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Forty of 66 consecutive admissions to a psychiatric inpatient unit were encouraged to read their admission notes and discuss them with the junior doctor. The offer was withheld for two patients with organic impairment. Twenty-eight patients (including 12 on compulsory admissions) accepted the offer. The 12 who refused were characterised by overall lower educational attainment. Diagnosis raised only a few problems, prognosis and maintenance treatment being the locus of most discussions. There was no evidence of a deterioration in the quality of notes or therapeutic relationships as a consequence of access. Only in one case was the exercise judged 'harmful', but 'useful or essential' in 22. Possible benefits for both patients and doctor are explored.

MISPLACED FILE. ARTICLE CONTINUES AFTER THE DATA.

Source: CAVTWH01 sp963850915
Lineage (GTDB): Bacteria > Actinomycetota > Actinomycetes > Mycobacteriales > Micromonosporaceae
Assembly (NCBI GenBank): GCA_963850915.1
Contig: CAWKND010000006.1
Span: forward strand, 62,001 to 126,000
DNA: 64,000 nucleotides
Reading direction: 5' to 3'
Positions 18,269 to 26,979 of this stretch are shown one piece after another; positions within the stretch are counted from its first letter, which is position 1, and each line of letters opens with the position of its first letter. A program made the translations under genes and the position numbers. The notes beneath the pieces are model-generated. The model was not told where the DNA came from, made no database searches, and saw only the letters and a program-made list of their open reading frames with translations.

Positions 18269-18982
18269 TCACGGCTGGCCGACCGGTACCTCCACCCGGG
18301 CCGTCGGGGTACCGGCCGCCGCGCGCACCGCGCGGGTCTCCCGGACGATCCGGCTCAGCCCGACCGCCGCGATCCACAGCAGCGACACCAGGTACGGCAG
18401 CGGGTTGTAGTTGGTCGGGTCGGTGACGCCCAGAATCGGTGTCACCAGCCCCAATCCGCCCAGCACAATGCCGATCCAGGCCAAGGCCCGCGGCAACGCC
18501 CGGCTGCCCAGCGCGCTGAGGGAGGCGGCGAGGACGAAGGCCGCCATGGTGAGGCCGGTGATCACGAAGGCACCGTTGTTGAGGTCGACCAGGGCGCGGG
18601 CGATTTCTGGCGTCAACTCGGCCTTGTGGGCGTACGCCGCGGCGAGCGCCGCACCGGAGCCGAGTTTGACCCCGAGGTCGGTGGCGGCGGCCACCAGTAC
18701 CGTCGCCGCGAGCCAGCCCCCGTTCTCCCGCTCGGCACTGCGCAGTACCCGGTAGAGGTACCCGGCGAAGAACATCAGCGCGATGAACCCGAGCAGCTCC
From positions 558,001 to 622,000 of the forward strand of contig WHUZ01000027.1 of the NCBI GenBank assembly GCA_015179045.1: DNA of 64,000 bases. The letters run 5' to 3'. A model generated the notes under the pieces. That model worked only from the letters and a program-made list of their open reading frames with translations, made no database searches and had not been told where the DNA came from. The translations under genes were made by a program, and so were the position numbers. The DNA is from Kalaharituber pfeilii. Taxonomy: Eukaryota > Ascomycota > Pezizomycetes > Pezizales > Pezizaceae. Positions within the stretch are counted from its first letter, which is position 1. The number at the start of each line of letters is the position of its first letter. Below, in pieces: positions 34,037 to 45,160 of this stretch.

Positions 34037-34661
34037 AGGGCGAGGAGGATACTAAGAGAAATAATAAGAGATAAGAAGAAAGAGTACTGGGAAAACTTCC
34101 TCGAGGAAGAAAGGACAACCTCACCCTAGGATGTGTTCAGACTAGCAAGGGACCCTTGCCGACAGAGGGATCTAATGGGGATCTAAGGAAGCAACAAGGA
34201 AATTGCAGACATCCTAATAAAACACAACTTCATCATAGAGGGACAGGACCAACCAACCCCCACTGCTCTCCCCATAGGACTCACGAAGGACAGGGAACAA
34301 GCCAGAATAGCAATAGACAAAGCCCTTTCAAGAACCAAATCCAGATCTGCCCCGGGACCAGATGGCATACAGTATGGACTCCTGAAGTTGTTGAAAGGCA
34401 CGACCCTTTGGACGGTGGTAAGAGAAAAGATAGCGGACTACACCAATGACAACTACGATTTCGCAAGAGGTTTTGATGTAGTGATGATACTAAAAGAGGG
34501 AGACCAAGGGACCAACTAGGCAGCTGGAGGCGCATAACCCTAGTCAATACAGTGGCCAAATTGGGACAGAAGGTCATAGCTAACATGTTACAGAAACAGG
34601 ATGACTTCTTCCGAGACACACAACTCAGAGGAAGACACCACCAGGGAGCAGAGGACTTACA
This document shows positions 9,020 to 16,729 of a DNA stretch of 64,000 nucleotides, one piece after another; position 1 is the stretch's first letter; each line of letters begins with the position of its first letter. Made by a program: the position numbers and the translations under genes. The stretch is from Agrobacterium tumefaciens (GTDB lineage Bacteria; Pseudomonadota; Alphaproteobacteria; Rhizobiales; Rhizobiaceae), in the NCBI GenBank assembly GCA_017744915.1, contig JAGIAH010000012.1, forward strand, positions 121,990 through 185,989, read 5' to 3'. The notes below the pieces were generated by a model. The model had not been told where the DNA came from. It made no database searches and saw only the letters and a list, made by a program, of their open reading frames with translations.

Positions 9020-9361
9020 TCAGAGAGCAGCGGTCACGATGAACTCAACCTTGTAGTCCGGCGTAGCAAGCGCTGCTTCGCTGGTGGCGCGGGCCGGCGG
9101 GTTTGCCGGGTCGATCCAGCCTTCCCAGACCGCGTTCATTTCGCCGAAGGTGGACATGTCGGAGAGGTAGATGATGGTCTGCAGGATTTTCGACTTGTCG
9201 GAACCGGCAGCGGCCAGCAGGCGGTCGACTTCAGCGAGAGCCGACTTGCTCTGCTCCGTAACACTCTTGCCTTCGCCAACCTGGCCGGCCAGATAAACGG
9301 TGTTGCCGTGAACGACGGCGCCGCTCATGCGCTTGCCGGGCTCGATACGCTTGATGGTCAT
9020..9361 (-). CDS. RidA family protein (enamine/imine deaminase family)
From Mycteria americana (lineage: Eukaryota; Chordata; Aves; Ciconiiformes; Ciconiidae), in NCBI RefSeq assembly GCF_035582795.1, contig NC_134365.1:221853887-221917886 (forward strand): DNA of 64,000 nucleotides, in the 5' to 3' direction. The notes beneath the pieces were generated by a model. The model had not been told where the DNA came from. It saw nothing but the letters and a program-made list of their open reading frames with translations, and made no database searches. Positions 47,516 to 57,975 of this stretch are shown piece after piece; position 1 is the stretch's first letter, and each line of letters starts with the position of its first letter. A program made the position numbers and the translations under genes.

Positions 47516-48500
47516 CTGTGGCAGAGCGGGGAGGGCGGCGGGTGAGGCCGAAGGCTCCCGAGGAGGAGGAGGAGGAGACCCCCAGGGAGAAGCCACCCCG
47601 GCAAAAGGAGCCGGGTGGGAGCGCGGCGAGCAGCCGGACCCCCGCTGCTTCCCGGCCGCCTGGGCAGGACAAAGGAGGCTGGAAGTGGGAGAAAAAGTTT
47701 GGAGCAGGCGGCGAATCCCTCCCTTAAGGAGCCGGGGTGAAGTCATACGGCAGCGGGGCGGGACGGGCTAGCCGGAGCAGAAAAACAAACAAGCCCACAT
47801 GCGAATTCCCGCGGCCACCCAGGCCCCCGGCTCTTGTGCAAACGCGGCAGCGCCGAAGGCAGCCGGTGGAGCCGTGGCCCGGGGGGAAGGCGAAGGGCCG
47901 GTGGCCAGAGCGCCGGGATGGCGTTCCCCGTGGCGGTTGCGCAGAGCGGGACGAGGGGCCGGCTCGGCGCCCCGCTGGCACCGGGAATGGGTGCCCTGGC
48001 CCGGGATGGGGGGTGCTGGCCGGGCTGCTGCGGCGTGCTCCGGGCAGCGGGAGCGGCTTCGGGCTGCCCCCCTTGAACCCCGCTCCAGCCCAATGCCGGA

Journal article


Psychiatric Bulletin

Publication Date





87 - 90